The solution to Alzheimer’s today and in the foreseeable future is in developing a better and more personal understanding of the day-to-day challenges facing those with the disease. Healthcare dollars will continue to be spent inappropriately as long as we turn a deaf ear to current management of this disease.

‘Take the Tour!’ Day is Thursday, November 7, 2013
Organizations that present the Virtual Dementia Tour, will be offering it to consumers around the world in order to increase awareness of the challenges facing those affected by Alzheimer’s disease and related dementias.

P.K. Beville is founder of Second Wind Dreams®, an international nonprofit organization based in Marietta, Georgia. Launched in 1997, it is changing the perception of aging by fulfilling the dreams of those living in elder care communities, thereby enhancing their lives and changing society’s perception of elders. For more information about Second Wind Dreams and the Virtual Dementia Tour or follow them on Twitter with @SecondWindDream. Visit for a complete listing of the more than 60 Virtual Dementia Tour trainers listed by state.

Dementia Care; Sharing DNA Doesn’t Equal Sharing Care

The Alzheimer’s Association’s 2014 Facts & Figures indicate there are 15+ million family caregivers providing support to a loved one with Alzheimer’s or other Dementias.  I’m respectfully skeptical of that number, as I believe that calculation is probably much higher.  I think it’s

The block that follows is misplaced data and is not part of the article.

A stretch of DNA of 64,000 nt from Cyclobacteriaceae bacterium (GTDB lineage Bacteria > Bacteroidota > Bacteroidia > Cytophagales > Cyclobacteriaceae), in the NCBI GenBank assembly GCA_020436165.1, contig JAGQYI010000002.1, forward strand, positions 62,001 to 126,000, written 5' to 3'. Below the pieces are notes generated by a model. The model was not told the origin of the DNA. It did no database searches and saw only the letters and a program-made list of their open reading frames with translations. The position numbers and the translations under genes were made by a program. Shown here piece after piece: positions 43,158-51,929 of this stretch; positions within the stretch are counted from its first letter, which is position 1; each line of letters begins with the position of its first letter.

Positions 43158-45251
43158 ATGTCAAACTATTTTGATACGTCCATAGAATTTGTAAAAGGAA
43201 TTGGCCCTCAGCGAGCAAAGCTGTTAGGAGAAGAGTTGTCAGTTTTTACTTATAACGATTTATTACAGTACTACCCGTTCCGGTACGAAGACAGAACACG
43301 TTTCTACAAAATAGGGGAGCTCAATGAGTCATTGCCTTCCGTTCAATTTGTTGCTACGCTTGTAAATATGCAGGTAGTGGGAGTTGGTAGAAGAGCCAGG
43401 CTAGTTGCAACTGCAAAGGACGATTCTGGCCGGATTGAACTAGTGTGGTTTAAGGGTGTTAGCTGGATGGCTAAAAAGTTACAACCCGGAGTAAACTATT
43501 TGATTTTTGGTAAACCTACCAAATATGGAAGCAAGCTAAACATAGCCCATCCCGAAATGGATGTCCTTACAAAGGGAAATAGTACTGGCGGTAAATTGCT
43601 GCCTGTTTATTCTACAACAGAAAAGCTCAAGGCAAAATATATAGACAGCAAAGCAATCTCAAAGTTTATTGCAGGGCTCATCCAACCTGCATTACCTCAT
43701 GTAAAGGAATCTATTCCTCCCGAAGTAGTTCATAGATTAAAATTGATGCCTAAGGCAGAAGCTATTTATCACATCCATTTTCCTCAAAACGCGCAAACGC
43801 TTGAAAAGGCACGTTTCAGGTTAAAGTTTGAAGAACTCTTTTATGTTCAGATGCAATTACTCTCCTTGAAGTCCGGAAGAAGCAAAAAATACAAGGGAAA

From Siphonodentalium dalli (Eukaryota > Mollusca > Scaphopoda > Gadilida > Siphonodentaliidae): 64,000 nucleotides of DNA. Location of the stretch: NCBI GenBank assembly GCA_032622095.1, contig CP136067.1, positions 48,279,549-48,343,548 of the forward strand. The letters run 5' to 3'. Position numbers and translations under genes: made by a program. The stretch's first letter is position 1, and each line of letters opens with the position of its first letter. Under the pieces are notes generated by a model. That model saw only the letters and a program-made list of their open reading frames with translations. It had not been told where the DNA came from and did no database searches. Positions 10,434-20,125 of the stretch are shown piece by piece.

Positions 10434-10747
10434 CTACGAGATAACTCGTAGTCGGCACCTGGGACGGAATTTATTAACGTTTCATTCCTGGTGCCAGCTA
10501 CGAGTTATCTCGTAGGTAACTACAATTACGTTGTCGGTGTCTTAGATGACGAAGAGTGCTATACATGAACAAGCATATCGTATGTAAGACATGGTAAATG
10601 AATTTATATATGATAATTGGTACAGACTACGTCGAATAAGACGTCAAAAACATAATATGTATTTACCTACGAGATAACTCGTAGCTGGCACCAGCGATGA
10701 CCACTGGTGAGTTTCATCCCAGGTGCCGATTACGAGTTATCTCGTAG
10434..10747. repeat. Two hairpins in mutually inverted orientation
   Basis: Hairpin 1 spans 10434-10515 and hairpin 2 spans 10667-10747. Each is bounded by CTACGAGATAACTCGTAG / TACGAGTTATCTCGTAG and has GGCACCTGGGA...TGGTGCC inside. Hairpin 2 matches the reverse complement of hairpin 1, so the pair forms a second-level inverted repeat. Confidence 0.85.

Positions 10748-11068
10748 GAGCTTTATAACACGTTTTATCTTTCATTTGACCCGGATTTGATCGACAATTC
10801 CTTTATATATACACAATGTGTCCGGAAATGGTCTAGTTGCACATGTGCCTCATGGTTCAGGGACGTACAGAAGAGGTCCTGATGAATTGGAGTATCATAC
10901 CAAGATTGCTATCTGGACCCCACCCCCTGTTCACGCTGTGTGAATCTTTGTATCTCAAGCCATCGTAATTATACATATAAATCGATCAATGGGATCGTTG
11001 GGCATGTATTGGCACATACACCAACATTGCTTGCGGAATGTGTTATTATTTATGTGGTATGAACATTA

Dementia Care; Don’t Neglect the Long Distance Caregivers

1:9 individuals over 65 have a dementia diagnosis. 1:3 over age 85 have dementia.* I am an adult child providing long distance dementia care support to a parent. Nearly 15% of caregivers are long-distance caregivers, living an hour or more away

dementia drugs alzheimer's holistic approaches keepinmindinc

Eliminate Dementia Drugs; Consider Holistic Approaches to Dementia Care

Eliminate dementia drugs; consider holistic interventions first. Ellen Belk, President of Keep In Mind, Inc shares ideas for holistic approaches to dementia care during interview on eCareDiary.

dementia alzheimer's care senior move management

Senior Move Management

Q & A – Transition with Care, LLC – Senior Move Management Keep In Mind (KIM) interviewed Cindy Greer, CRTS, Owner and Senior Move Manager of the Charlotte, NC based senior relocation company. KIM – Please define what a

Alzheimer's Dementia Introduction for Caregivers

8-Minute Dementia Alzheimer’s Introduction For Caregivers

Dementia Alzheimer’s Introduction Video for all Caregivers of Seniors, Elders with Dementia Diagnosis. Holistic Solutions Approaches with Keep In Mind, Inc.

Fruit Nutrient Dense Holistic Approaches Dementia Alzheimer's Elder Senior Care

Be Fruit Fresh and Creatively Colorful Serving Seniors

Are you a caregiver for an older adult? Are YOU a senior over the age of 60? The nutritional benefits of whole fruits combined with colorful fresh vegetables have an immediate impact on overall health and well being in aging bodies.

Memory Magz from Keep In Mind, Inc. Dementia Alzheimer's Elder Senior Care

Dementia Activity Tool – Memory Magz are vivid images to remember!

Ellen Belk, President of Keep In Mind, Inc. describes the benefits of Memory Magz. Magz are ‘magazine-style’ picture publications created specifically for individuals with memory impairment due to Alzheimer’s and other Dementias.